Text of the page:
What a year Reserve had in professional racing. From World Cup racing, to the Tour De France, to US endurance races, the results just kept pouring in. As we come to a close of 2022, we put together a photo gallery of the best of the best to celebrate another amazing year in competition...not in any particular order.
Jackson Goldstone at Hardline
Without a doubt the toughest course in downhill mountain biking, the Red Bull Hardline went next level in 2022: big gaps, big rocks, big consequences. Against a stacked field of the world’s best DH racers, Jackson Goldstone went nearly seven seconds faster than the next closest competitor, taking his and Canada’s first win at the event. He not only became the youngest rider to win Hardline, he did it his first time at the event.
Nina Hoffman at Fort William
What a year Nina Hoffman had, finishing in the top three at six of the 2022 World Cup rounds. But it’s her first win as a member of the Santa Cruz Syndicate that marks the highlight of the season. “Legendary winning Fort William for the Syndicate team!” said Nina Hoffmann. “A perfect run, the fans are amazing. You have to not care about conditions, trust your bike, trust your tires.”
Luca Braidot at Vallnord
They said Leogang was fluke, but our man Luca Braidot came back at the Andorra World Cup and did it a second time. It was a big win for Reserve Wheels, Santa Cruz Bicycles and the entire Santa Cruz/FSA Team, but for Braidot monumental, proving the naysayers wrong with his dominant effort.
Wout Van Aert at the Tour de France
When Wout Van Aert started the Stage 20 individual time trial, many thought he had maybe gone too hard. He set the fastest time splits across all three time checks, surging into the hot seat with perhaps too much ease. But his time held, and even though some late challengers came knocking, it was an emotional day at the Tour De France for Jumbo-Visma, as the team solidified its place in the history books.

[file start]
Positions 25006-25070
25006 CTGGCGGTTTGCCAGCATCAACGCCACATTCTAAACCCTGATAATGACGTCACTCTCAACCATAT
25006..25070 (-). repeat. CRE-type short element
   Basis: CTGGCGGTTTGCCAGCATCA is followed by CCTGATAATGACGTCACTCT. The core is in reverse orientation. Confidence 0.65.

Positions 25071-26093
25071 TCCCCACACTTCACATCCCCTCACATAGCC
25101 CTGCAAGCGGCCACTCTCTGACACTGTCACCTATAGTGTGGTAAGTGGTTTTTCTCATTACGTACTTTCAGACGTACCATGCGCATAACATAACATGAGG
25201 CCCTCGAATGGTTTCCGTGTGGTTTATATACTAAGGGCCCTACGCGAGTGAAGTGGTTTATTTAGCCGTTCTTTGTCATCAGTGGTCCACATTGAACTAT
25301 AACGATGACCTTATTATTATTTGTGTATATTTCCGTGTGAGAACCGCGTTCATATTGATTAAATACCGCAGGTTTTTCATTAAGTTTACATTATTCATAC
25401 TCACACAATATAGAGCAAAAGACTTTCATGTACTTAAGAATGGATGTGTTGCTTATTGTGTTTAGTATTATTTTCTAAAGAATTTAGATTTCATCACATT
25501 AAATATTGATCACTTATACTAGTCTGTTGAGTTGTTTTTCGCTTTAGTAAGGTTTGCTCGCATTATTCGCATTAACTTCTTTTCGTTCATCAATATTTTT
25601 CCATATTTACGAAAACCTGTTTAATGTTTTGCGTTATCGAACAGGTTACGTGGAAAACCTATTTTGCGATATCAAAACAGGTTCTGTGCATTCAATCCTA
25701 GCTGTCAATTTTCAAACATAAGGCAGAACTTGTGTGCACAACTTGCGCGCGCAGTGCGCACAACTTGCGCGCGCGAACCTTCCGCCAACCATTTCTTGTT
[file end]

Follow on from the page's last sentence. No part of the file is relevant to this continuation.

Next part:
Jackson Goldstone at Mount Saint Anne
Jackson Goldstone is obviously a phenom, and the list of races he has won is inspiring. But there is none better in 2022 than his win on home soil at Mount Saint Anne. On top of the podium with fellow MSA-victor Finn Iles, flying the Canadian colors…there was little doubt that Jackson had found his moment.
Tobias Foss at Road Worlds
Some called it an upset, some called it a surprise, but we just called it business as usual for Team Jumbo Visma when 25-year-old Foss upstaged the biggest names on the time-trialing scene to become the first Norwegian to win an elite time trial world title. Foss stormed to victory courtesy of a brilliant second lap, earning himself a rainbow skinsuit with mere seconds to spare.
Keegan Swenson at Leadboat
Keegan Swenson was dominant at the inaugural Life Time Grand Prix series, winning three of the four races and finishing second at the race he did not win. But it was the Leadboat challenge that showed just how strong he was in 2022. A day after Swenson won the Leadville 100 mountain bike race, he won his second race in a row by taking the top step at the SBT GRVL in Steamboat Springs, Colorado, out-sprinting Freddy Ovett and Payson McElveen on the 144-mile black course.
Marianne Vos at Tour de France Femmes
The win at the Tour de France Femmes was a big one for Marianne Vos. As part of a six-woman breakaway that went clear just after the immediate sprint, Vos claimed victory to not only become the stage leader, but the new overall leader of the race. Vos said “For now it's definitely the best. It's incredible. Of course, you're here and you're trying to be focused but to take the victory today is beautiful.
Alexis Skarda at the Whisky Off-Road
The Santa Cruz htSQD was a force on the US race scene in 2022, but no weekend better exemplified their dominance than the team effort at the Whisky Off-Road in Prescott, Arizona. Team riders Alexis Skarda and Keegan Swenson celebrated double victories at the Epic Rides event, both individually winning the crit and the backcountry races. Skarda’s victory was especially sweet as she raced in her recently acquired US National Team Jersey.
Laurie Greenland at MSA
Okay, so Laurie Greenland didn’t win the MSA World Cup, but his 2nd place, just 0.02 off the top step was one of those 2nd place finishes that felt like a victory. The track was rough, rough, rough and the Brit showed incredible resolve to just keep the wheels underneath him. In the end, it was Canadian Finn Iles taking the win on home soil, but seeing Greenland ecstatic for both his and Iles race results was a true testament to the sportsmanship that makes DH racing so great.